First of all, it should be noted that Google has always been a bit unconventional in its performance management and never used formal rankings. The company has adopted the objectives and key results – also referred to simply as OKRs – to set goals and track employee performance.
In other words, they took some basic concept of employee appraisal patterns and turned them around, so they would work well for the organization. Google nourishes and continues to refine this approach, as it helps the company drive its workers toward better creativity and more effective achieving of the set goals.
There’s an important lesson here for all the bosses out there, who try to do it the traditional way. Instead of imposing its perspective on employees, Google decided to help them develop their professional and personal skills.
And, if you take a closer look at what employee appraisal forms are focused on, you’ll see that they’re more about evaluation, rather than development, hence the paradox – they should help grow, not stagnate.
Like Google, Adobe introduced its own performance management system – Check-in – that was meant to provide seamless performance tracking and lead to worker experience transformation within the organization.
They created a special task force that had to closely partner with the company’s team of executives. Before the system was implemented, Adobe’s employees from all levels could take part in the decision making process. In other words, the company was focused on communication from the beginning. In order to scale the new program, they created the Employee Resource Center.
When the new performance management system was executed, Adobe started receiving regular check-ins and continuous feedback. This helped them reduce voluntary dismissals by over 30%. In the same time, the company realized that there were lots of people that should have been fired and proceeded with their release. This was the result of the continuous feedback.
As a result, Adobe managed to establish regular, complex discussions between its managers and reports. Those employees that couldn’t meet the set performance goals were dismissed without the chance to achieve these milestones during the next performance appraisal period that sometimes could extend to a year.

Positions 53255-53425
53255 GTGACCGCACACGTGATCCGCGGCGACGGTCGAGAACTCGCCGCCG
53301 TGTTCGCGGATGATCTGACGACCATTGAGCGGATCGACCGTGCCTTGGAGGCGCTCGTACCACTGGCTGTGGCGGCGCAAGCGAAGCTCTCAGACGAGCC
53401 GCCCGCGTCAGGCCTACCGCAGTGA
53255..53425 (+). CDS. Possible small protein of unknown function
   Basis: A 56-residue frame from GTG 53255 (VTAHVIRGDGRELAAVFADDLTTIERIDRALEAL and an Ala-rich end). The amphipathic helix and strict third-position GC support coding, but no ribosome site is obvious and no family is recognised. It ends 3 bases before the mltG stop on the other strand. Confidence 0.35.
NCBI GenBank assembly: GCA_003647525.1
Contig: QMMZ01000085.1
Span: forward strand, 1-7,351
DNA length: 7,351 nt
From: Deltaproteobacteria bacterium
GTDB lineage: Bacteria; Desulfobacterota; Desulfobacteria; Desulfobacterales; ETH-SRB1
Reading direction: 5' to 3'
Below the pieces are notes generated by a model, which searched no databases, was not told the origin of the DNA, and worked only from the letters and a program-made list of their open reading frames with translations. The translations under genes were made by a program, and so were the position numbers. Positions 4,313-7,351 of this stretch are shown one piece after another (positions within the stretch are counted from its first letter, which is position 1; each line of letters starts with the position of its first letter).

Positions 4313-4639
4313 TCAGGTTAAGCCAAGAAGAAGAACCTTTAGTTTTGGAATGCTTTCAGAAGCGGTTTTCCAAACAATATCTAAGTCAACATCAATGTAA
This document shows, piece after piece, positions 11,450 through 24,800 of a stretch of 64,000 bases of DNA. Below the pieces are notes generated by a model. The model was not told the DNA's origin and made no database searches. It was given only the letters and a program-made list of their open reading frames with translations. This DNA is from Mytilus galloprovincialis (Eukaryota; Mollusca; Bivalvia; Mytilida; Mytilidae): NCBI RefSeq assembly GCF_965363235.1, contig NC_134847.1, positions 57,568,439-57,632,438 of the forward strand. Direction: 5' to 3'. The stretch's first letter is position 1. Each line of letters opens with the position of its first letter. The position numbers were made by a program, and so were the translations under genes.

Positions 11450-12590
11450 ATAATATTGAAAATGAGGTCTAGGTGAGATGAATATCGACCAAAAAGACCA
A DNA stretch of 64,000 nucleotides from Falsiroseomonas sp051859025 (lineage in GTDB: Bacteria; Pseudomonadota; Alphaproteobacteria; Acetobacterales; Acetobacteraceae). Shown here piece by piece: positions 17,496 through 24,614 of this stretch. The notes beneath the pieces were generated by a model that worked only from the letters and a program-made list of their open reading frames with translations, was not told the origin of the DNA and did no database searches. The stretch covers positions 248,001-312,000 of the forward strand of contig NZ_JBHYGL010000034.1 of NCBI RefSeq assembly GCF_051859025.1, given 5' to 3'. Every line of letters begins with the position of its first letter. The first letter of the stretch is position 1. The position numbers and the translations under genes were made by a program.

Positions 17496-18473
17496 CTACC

Some may consider this a rough cutting off, as ineffective employees were released from their duties, but the company has ultimately increased its productivity and efficiency by focusing on those employees that performed best.
Sounds Like There’s Bias Somewhere in There
While employee appraisal indeed does provide results, if carried out diligently, it doesn’t exactly mean that it provides the best result – in both the general sense and for your business in particular.
And while there is no perfect solution, it doesn’t mean that you should simply use whatever doesn’t completely destroy your company.
The devil is in the detail. When evaluating employees, managers commit tons of mistakes. Not that they are necessarily malevolent – it’s just a human factor. Judgment errors and biases can and will negatively affect the evaluation process.
These biases are associated with measurement distortions. Let’s take a closer look at them.
Bias #1. Initial Impression
Managers develop an overall impression about the employee in question based on characteristics of the latter identified by the former. Considering this fact, you can’t expect to get an objective base for employee appraisal.
Bias #2. Halo Effect
The employee’s performance is entirely assessed based on a perceived positive trait, feature, or quality of theirs.
Plainly speaking, if a person is high or low in one specific trait, managers tend to consistently rate them high or low in other traits, respectively. That is, if an employee’s attendance is generally very good, their supervisor could give rate them high in all other work areas.